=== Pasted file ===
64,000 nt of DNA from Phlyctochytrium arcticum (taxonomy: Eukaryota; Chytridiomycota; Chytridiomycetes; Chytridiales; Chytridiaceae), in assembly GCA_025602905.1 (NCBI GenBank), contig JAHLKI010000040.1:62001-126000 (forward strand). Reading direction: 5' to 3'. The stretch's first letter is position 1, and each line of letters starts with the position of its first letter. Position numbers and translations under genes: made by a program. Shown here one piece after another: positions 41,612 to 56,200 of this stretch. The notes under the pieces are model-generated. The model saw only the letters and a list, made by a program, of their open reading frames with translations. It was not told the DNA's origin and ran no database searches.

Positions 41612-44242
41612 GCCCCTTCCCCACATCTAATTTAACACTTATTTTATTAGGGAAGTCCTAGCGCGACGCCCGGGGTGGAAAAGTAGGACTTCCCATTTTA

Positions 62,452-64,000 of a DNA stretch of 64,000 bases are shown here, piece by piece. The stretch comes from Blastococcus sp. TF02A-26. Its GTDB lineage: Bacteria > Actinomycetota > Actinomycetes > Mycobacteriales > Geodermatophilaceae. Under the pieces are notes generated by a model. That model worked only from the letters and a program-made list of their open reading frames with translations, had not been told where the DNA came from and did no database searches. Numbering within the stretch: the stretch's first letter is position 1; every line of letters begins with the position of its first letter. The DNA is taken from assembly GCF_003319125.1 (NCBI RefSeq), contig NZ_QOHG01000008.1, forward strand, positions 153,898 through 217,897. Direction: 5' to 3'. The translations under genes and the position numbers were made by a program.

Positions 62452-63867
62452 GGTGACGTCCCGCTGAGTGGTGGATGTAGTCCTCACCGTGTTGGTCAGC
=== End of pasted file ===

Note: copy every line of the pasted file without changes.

64,000 nt of DNA from Phlyctochytrium arcticum (taxonomy: Eukaryota; Chytridiomycota; Chytridiomycetes; Chytridiales; Chytridiaceae), in assembly GCA_025602905.1 (NCBI GenBank), contig JAHLKI010000040.1:62001-126000 (forward strand). Reading direction: 5' to 3'. The stretch's first letter is position 1, and each line of letters starts with the position of its first letter. Position numbers and translations under genes: made by a program. Shown here one piece after another: positions 41,612 to 56,200 of this stretch. The notes under the pieces are model-generated. The model saw only the letters and a list, made by a program, of their open reading frames with translations. It was not told the DNA's origin and ran no database searches.

Positions 41612-44242
41612 GCCCCTTCCCCACATCTAATTTAACACTTATTTTATTAGGGAAGTCCTAGCGCGACGCCCGGGGTGGAAAAGTAGGACTTCCCATTTTA

Positions 62,452-64,000 of a DNA stretch of 64,000 bases are shown here, piece by piece. The stretch comes from Blastococcus sp. TF02A-26. Its GTDB lineage: Bacteria > Actinomycetota > Actinomycetes > Mycobacteriales > Geodermatophilaceae. Under the pieces are notes generated by a model. That model worked only from the letters and a program-made list of their open reading frames with translations, had not been told where the DNA came from and did no database searches. Numbering within the stretch: the stretch's first letter is position 1; every line of letters begins with the position of its first letter. The DNA is taken from assembly GCF_003319125.1 (NCBI RefSeq), contig NZ_QOHG01000008.1, forward strand, positions 153,898 through 217,897. Direction: 5' to 3'. The translations under genes and the position numbers were made by a program.

Positions 62452-63867
62452 GGTGACGTCCCGCTGAGTGGTGGATGTAGTCCTCACCGTGTTGGTCAGC